Free choice science learning and STEM career choice

M. Gail Jones, Gina Childers, Elysa Corin, Katherine Chesnutt, Thomas Andre

Research output: Contribution to journalArticlepeer-review

5 Scopus citations


This study investigated the relationship between engaging in free choice STEM activities (hobbies) and career selection with the goal of understanding the factors that influence the development of science interests and science identity for those who chose a STEM career and those that did not. The 2864 participants in the study were adult hobbyists that included birders, astronomers, gardeners, model builders, insect collectors, rock/fossil collectors, home brewers, beekeepers, inventors, and environmental monitors. Participants completed a survey about their educational background, levels of hobby participation, motivation to participate in the hobby, perceived benefits of participating in the hobby, influences to continue to continue to engage in the hobby, reported influences on career choice influences, and perceived science identity. Results showed hobbyists with STEM careers were significantly more likely than those without STEM careers to rate elementary, middle, and high school experiences as well as college, museums and science centers, and clubs as influential on the development of the hobby. Those hobbyists with STEM careers were significantly more likely than those without a STEM career to report more ability in science, mathematics, and technology and to report that their choice of a career was influenced by factors such as enjoyment, encouragement from family, and hobby involvement. Conclusions suggest that engagement in a science hobby can provide support for youth to continue on to a STEM career as an adult.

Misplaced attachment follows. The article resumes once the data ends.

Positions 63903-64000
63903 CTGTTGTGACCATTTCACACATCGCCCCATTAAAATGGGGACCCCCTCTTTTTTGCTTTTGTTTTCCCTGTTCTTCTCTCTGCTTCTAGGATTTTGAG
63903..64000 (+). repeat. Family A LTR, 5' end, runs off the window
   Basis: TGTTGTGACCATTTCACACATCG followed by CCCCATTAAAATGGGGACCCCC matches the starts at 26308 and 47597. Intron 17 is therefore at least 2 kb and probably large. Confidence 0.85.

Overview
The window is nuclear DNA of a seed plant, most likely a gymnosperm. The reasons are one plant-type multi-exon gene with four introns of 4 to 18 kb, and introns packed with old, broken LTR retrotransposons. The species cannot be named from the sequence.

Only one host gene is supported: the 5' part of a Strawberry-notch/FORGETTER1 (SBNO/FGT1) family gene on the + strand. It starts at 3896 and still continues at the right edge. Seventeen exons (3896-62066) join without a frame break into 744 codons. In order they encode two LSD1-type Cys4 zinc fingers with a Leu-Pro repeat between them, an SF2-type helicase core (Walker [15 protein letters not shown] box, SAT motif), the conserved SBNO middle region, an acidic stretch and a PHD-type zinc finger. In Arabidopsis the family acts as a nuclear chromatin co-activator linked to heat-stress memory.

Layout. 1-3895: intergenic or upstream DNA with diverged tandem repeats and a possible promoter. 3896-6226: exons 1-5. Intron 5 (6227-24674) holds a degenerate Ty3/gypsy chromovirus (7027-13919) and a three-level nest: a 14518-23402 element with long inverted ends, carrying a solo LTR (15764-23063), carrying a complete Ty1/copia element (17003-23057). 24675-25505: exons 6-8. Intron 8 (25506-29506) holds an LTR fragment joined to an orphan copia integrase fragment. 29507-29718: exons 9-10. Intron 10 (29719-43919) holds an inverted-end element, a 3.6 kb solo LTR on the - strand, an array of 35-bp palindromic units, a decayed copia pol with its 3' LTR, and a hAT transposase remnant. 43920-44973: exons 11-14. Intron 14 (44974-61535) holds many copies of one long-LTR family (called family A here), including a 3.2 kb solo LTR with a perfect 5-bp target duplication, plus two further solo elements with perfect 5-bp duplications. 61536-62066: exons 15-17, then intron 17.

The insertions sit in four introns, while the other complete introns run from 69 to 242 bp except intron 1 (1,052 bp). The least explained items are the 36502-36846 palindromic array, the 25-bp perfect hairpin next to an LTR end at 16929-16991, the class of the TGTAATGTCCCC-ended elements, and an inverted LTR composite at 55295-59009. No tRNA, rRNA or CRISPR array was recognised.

Original languageEnglish
Pages (from-to)29-39
Number of pages11
JournalInternational Journal of Science Education, Part B: Communication and Public Engagement
Issue number1
StatePublished - Jan 2 2019


  • Informal education
  • STEM career
  • leisure
  • life long learning


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